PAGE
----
An object is white when it reflects more or less any color – any frequency – and it reflects it in a random direction: the light gets scattered.
For this reason, the photons arriving from a specific point of the white object (e.g. a point on the paper) are photons that arrived there from random directions in the space and they have random colors. Because the white object mixes the directions, it mixes the colors, too, and the mixture of all colors (including red, green, blue) looks like white light.
A mirror is an object that reflects the photons in a specific direction – the direction that only changes the sign of the angle between the photon and the (tangent to the) surface of the object.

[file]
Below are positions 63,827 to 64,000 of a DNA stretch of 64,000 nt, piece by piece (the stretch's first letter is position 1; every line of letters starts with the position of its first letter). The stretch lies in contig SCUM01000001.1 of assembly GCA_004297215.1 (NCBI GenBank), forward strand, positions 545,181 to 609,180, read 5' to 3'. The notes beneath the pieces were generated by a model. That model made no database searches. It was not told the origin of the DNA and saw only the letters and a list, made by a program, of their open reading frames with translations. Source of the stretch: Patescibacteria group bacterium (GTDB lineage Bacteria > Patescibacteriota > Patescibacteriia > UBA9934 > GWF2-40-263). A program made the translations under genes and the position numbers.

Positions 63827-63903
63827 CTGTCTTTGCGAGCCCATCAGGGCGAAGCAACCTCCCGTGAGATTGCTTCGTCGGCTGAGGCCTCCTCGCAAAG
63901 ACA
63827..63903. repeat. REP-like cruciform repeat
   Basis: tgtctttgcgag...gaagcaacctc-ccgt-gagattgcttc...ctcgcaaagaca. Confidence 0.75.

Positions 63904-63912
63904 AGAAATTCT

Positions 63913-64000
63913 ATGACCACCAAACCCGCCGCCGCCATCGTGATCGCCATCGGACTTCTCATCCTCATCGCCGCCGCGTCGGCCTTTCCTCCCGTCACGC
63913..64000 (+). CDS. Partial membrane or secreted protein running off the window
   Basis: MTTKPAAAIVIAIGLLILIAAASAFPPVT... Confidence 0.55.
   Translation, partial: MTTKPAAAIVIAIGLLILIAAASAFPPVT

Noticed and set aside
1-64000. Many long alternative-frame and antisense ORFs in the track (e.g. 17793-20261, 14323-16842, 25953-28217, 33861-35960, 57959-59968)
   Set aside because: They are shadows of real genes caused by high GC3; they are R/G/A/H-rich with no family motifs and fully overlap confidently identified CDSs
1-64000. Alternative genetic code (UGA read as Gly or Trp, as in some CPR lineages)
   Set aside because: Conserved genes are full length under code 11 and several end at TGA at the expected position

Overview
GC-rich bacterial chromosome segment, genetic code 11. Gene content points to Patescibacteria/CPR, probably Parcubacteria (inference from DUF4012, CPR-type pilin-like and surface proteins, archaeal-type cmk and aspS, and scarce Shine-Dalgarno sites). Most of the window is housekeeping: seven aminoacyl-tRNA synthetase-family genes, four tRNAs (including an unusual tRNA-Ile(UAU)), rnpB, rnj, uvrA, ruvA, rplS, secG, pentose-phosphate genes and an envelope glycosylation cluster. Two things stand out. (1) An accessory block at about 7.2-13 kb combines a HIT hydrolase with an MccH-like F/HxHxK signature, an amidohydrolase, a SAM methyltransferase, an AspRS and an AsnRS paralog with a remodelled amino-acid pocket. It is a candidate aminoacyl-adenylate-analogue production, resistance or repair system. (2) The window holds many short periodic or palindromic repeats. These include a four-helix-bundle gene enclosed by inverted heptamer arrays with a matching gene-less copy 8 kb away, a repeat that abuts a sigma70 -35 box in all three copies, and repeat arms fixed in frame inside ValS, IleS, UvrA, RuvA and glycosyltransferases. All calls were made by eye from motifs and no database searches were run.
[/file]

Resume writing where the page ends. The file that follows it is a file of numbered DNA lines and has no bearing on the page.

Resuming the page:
An ideal mirror would reflect all colors perfectly so it would appear colorless. However, there's some scattering from metals such as silver, platinum, and iron. This is mostly independent of the frequency so the metals appear color-neutral i.e. grey.
Copper, gold, and others tend to scatter especially longer [thanks for the fix] (redder) wavelengths, so they appear redder – orange or yellow (shiny yellow i.e. golden) etc. Incidentally, individual gold atoms not bound in the macroscopic body would appear greenish, not yellow.